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Forgiveness

Forgive Those Who Trespass Against You, for Your Own Sake

Choosing not to hold onto anger and resentment is liberating, as Mandela proved.

I asked the late writer and noted AIDS activist Larry Kramer, in our last interview, whether he had forgiven Dr. Anthony Fauci—years after accusing the nation’s best-known infectious disease expert of “murder,” holding him personally and publicly responsible for the deaths of hundreds of thousands of gay men, among the estimated 32.7 million people worldwide to die in the ongoing 40-year-old HIV pandemic.

Kramer dismissed the notion of forgiveness. “It’s much too Christian a concept,” he said, “and I don’t believe in God.”

As it happens, however, forgiveness isn’t only for Christians, and it doesn’t even have to involve God.

It’s also not typically a one-time proposition where you simply put aside the hurt or offense, brush off your feelings, and move on as though nothing happened.

“Forgiveness is a choice one makes over and over again,” writes Beata Souders, an optimal performance coach, positive psychology expert, flow and motivation science researcher. She adds, “Forgiveness is a complex process of change, and although beneficial cannot be accomplished by simple means. It requires sustained effort and commitment.”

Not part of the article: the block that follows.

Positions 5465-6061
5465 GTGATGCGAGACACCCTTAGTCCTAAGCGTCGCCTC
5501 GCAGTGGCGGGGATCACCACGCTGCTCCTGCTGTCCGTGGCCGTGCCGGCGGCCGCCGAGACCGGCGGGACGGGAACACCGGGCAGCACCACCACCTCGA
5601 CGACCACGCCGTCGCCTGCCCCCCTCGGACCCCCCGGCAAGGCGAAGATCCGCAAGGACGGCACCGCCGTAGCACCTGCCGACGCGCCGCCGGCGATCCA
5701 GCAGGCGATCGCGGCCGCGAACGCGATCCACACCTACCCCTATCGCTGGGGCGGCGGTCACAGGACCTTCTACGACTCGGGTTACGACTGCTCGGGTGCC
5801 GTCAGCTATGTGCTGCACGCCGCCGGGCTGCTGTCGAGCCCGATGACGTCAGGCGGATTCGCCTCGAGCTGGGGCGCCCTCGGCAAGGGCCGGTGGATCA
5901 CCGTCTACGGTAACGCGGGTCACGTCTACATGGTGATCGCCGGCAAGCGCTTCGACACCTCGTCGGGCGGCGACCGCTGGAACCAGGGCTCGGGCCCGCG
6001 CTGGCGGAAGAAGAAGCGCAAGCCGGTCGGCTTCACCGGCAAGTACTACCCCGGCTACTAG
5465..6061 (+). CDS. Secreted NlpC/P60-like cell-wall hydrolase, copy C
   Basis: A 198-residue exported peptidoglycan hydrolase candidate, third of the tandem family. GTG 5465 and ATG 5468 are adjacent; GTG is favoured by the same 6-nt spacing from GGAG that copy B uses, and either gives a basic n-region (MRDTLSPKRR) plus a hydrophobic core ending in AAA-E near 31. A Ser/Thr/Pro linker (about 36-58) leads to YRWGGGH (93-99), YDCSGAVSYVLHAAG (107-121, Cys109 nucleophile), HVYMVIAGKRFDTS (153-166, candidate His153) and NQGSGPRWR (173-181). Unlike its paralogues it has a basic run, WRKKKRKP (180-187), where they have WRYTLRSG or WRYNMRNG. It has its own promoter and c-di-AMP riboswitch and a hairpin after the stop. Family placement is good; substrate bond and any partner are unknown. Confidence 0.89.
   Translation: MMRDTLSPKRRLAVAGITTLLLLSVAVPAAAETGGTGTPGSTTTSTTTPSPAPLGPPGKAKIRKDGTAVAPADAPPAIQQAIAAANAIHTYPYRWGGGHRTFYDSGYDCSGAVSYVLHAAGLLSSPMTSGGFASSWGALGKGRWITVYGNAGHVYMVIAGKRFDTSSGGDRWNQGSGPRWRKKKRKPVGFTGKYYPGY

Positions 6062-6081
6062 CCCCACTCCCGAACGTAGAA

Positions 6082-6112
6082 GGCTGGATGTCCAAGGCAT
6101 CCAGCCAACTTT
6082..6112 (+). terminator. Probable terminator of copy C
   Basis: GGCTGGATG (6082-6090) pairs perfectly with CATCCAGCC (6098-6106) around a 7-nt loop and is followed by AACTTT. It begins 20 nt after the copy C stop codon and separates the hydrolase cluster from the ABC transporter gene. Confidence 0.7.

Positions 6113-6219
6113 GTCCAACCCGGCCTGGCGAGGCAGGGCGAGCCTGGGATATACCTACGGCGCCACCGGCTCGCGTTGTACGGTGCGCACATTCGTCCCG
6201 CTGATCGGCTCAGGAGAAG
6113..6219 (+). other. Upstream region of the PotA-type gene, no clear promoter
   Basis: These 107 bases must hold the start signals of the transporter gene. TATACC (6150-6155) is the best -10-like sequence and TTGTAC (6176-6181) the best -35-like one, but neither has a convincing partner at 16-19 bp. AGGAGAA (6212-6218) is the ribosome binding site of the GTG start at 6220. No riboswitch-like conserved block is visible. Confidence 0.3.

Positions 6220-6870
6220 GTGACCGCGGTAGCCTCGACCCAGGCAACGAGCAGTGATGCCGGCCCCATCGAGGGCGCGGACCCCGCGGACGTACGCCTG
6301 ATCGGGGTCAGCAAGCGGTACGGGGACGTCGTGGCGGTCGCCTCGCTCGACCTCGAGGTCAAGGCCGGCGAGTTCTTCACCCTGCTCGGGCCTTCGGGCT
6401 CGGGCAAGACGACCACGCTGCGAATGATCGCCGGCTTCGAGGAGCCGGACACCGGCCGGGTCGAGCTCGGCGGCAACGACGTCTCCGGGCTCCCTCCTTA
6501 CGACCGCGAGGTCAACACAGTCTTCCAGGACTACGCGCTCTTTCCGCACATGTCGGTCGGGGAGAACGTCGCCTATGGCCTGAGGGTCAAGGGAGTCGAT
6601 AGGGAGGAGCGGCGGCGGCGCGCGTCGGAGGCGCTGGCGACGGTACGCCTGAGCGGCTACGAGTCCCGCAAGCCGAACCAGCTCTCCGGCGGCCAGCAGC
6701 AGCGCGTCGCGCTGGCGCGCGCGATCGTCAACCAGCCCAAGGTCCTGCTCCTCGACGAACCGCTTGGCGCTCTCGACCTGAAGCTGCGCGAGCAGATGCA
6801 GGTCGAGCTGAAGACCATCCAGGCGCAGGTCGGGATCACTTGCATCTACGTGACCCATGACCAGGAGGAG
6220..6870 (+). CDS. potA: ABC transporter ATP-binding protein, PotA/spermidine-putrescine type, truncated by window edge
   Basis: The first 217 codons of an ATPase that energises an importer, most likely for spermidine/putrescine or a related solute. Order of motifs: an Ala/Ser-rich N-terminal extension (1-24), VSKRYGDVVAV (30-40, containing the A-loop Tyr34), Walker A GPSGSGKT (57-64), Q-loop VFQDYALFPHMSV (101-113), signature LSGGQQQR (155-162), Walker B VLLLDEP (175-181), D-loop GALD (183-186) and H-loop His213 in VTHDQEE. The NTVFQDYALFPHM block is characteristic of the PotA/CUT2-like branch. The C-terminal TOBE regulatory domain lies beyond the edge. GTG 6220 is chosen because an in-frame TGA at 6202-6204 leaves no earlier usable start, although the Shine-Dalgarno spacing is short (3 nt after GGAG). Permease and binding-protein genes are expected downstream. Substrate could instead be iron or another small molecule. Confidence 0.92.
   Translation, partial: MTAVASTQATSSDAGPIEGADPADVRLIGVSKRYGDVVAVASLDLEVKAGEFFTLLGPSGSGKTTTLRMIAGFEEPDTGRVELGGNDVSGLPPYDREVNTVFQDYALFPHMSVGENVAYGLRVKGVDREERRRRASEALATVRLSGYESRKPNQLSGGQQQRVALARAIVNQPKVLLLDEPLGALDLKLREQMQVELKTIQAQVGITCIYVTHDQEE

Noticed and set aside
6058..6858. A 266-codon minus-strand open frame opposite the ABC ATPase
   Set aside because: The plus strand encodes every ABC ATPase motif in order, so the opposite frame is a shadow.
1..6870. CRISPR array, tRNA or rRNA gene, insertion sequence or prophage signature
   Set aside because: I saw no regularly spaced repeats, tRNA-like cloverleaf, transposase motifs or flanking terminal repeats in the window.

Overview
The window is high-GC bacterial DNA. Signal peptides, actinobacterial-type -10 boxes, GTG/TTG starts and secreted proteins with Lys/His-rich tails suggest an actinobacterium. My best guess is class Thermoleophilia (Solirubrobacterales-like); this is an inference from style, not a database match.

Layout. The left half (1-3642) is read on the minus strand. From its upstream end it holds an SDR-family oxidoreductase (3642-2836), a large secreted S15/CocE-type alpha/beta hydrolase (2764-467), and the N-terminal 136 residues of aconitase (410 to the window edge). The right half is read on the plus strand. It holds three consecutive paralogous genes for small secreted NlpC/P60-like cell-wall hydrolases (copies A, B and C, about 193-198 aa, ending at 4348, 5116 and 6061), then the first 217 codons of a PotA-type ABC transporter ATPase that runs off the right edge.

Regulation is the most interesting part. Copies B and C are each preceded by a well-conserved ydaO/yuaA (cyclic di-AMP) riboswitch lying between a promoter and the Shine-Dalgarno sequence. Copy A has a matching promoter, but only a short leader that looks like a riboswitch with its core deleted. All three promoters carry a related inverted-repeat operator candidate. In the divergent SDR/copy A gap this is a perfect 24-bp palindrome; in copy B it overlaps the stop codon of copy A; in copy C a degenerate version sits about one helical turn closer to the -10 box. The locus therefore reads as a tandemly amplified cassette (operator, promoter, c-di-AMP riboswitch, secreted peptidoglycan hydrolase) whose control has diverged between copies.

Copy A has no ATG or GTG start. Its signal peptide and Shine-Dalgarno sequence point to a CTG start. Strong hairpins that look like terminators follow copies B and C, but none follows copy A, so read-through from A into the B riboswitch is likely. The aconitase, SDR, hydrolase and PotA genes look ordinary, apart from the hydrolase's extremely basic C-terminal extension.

LauraJArnold/clker [dot] com
Forgiveness strengthens our resilience by keeping us in control of our emotions.
Source: LauraJArnold/clker [dot] com

Psychologist Everett Worthington is the world’s leading forgiveness researcher and professor emeritus of Virginia Commonwealth University. He is the author or editor of books including The Power of Forgiving and Moving Forward: Six Steps to Forgiving Yourself and Breaking Free From the Past.

Worthington’s credibility on the subject of forgiveness is far beyond merely academic. The man practices what he preaches—and demonstrates in his own life the power of forgiveness for the injured party.

In an interview with Psychology Today contributor Jamie D. Aten, founder and executive director of the Humanitarian Disaster Institute at Wheaton College, Worthington said, “My mother was brutally murdered in 1996 and I forgave the young man who did it. Then when my brother committed suicide in 2005, I applied the same model to self-forgiveness, which also has been one of my recent foci.”